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The Nature of Faith – Faith, Reason, and Evidence


If you ask someone to define “faith” you will likely hear something along the lines of “Believing something without evidence” or “Belief without proof.” There are traditions in both religion and philosophy that accept such a view. However, there are other understandings of religious faith that take evidence to be important. That is, many hold that a credible faith is a rational faith. Faith and reason are not only consistent, on such a view, but in fact faith in some sense depends on reason.

First, there are those who think that faith and reason are unrelated. The name for this school of thought is fideism. This is the view that faith neither depends on reason nor is it based on evidence. Instead, it is a non-rational belief, or perhaps even an irrational one. As Kelly James Clark puts it in his description of fideism, those who hold the view believe that if reason is opposed to faith, then “so much the worse for reason.”*

In contrast to this, evidentialism is the view that faith must be rational. That is, a sound religious faith must be based on good evidence and arguments. For those who accept some form of evidentialism, the key issue is whether or not there is good evidence for the existence of God. A theist might offer some of the classical theistic arguments or more contemporary ones in support of this claim.**

Skeptics question the validity of such arguments, and raise arguments against the claim that God exists. They may argue that the existence or amount of evil and suffering in the world shows that God does not exist, or that naturalistic evolutionary theory is sufficient for explaining our origins. Theists reply with arguments that seek to show why God might allow the evil and suffering that exists in the world, or they may claim that the limits of evolutionary theory related to explaining certain aspects of reality (such as consciousness or moral values) reveals the need for God to explain reality as such.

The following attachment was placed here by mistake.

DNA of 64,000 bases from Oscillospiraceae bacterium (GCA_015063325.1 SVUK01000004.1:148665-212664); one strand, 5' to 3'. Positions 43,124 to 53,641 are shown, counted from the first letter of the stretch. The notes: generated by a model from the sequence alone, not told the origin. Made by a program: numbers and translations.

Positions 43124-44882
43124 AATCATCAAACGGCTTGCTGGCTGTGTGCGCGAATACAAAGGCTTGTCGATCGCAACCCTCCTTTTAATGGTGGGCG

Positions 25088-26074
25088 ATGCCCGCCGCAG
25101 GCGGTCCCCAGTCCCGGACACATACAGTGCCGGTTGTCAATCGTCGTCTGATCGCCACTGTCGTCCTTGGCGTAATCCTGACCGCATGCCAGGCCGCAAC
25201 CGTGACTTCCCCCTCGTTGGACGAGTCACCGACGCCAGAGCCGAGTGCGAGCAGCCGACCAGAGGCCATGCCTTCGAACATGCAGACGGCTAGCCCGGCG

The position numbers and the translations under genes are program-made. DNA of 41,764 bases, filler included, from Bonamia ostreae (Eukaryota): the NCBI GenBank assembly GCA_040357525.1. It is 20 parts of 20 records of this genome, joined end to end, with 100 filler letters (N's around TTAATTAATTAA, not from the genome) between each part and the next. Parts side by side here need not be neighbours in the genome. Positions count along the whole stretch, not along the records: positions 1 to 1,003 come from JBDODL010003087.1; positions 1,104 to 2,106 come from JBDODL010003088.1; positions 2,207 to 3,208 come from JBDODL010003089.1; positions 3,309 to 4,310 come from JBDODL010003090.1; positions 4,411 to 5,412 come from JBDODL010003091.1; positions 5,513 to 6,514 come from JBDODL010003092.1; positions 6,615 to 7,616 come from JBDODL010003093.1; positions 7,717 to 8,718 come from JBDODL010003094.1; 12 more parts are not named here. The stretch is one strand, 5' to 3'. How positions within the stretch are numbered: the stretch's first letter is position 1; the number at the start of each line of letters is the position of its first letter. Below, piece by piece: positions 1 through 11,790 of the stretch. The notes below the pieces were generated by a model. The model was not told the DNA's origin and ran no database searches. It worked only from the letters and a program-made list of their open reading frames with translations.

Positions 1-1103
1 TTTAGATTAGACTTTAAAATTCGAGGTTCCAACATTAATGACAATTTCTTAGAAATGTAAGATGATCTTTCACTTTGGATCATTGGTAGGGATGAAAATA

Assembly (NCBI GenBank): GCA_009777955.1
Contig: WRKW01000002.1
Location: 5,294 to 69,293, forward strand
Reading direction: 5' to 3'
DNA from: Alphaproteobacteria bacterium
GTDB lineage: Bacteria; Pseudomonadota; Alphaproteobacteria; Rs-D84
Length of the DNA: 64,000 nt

At any rate, these are controversial and often difficult questions. The important point, though, is that it is a mistake to define faith as opposed to reason and then argue that all who possess some sort of religious faith are thereby irrational. Rather, we should examine the arguments offered for and against the existence of God on their own merits. If we simply appeal to a definition of faith as belief without evidence, we close ourselves off to exploring the possible evidence on each side of the God question.

Finally, at least in the Judeo-Christian tradition, there is another important element to faith. Faith is not mere belief in the claim that God exists. Just believing a statement has little to do with one’s life, in many respects. The New Testament takes faith to include belief, but it goes beyond this as well. Faith also includes trust, in this case trust in God. So perhaps the best definition of faith is something like this: Faith is trusting in God, based on sound reasons.


*See Kelly James Clark, Readings in Philosophy of Religion (Broadview Press, 2008), p. 188.

** For example, see

Michael W. Austin Ph.D.